Food fads come and go. Consider how much the pendulum has swung from the low fat 90’s to the carb-conscious face of the new millennium. Similar to modern-day politics, food choices have become increasingly polarizing. There are those who don’t do dairy, vegetarians of all types, raw foodies, people who skip gluten, or all grains, and those who try not to eat “anything white.”
The question is how do these trends relate to children? Should parents invite their kids to adopt the latest food fad or not?
Whatever parents decide, they need to understand that children are not “little adults,” and there are important considerations when applying the latest food trend to a growing child.
History tells us not to go there
We know from history that children put on restrictive diets can experience impaired growth and even malnutrition. When a macrobiotic diet (a restrictive vegetarian diet that relies on rice, vegetables and beans with a small intake of fruit, dairy and nuts and seeds) was popular in the ’70s and ’80s, there were reports of young children not growing properly.
One of four case studies in the 1979 issue of the British Medical Journal, describes a 5-month old baby weaned to a diet of vegetables, brown rice and kohoh. At 10 months the child was less than the 3rd percentile for weight, had experienced developmental delays and was diagnosed with rickets, a severe bone disease. After she was given supplements (including vitamin D), and given a wider diet of fish, cereals and milk, her growth caught up.
In a 1989 study published in the American Journal of Diseases in Children, eight children were put on low-fat diets without medical supervision. Three of the children had nutritional dwarfing and five had weight loss or inadequate weight gain. The diets of children with dwarfing were the lowest in calories, fat and micronutrients.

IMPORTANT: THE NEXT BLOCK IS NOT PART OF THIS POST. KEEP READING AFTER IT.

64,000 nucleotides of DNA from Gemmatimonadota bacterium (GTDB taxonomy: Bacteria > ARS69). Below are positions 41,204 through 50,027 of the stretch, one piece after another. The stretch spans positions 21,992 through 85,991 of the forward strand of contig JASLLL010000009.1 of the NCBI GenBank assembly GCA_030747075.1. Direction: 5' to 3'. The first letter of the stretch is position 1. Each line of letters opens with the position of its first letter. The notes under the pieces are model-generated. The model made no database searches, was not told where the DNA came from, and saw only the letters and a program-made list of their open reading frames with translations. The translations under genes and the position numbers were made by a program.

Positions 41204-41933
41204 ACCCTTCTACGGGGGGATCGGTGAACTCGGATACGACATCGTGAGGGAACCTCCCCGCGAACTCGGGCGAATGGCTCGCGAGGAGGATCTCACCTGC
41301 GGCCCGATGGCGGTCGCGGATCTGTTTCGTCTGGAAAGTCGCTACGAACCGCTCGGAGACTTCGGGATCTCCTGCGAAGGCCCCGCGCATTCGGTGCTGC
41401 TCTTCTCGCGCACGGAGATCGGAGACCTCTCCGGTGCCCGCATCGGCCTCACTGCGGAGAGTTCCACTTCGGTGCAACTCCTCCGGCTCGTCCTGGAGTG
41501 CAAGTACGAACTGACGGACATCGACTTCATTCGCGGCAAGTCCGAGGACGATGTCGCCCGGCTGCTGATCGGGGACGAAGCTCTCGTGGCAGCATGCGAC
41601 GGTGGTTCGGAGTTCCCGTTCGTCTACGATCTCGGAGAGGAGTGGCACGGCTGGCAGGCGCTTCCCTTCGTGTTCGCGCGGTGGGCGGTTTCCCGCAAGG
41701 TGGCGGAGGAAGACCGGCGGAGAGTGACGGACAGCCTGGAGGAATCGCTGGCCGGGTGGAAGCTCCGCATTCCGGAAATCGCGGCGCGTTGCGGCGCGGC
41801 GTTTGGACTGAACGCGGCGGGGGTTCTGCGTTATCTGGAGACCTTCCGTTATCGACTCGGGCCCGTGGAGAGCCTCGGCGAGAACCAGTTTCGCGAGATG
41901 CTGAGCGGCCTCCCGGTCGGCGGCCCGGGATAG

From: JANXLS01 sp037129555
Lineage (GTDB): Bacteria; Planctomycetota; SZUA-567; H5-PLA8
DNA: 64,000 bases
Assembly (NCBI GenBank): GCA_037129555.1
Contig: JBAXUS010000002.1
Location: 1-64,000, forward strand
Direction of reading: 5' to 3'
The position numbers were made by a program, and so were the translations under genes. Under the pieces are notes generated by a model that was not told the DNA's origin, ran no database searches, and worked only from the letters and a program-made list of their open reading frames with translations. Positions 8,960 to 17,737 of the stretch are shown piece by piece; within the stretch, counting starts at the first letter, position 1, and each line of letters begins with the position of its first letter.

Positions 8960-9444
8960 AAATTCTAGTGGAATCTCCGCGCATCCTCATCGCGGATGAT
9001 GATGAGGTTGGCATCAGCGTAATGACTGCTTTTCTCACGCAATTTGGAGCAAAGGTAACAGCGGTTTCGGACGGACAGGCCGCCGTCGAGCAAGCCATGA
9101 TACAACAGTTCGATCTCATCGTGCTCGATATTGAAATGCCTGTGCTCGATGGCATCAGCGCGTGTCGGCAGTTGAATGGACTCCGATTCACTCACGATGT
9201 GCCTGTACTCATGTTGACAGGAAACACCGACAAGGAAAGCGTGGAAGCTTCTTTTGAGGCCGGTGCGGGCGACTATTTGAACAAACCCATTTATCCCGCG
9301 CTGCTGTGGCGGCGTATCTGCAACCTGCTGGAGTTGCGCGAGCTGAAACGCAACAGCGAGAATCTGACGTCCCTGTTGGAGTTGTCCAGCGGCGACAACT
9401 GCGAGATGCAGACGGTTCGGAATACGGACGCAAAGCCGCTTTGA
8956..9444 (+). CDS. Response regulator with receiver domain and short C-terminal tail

Did you know most nutrient inadequacies don’t show symptoms until the deficiencies are more extreme? For example, a 2012 study following 7000 girls found the ones with the lowest vitamin D intake had the highest risk of fractures. If this study wasn’t done, most of the parents would have been clueless that their child was low in vitamin D, and that it affected bone health.
Children are growing, adults are not
A product deemed “healthy” or “natural” for adults, who are done growing, does not mean it will be healthy for children who are still growing. According to a 2009 study in in Pediatric Clinics of North America, there have been more than a dozen reports of Kwashikor (protein-calorie malnutrition typically found in developing countries) in children under two given milk alternatives.
Two examples of this were highlighted in the 2001 issue of Pediatrics. In one case, a 22-month-year-old was admitted to the hospital with poor growth, abdominal bloating, thin hair, skin lesions and irritability. He breastfed until 13 months and was transitioned to a fortified rice beverage, which was his main source of nutrition. Rice milk is very low in protein and coupled with poor intake it resulted in a diagnosis of Kworshikor.
The other case was a 17-month-year-old child breastfed until 10 months who had good food intake and was put on a non-fortified soy beverage along with a vegan diet. His diet provided no vitamin D because there were no animal products and his milk wasn’t fortified. He presented with severe developmental delays and poor growth and was diagnosed with rickets. In both cases, supplementation and adequate diets reversed the problem.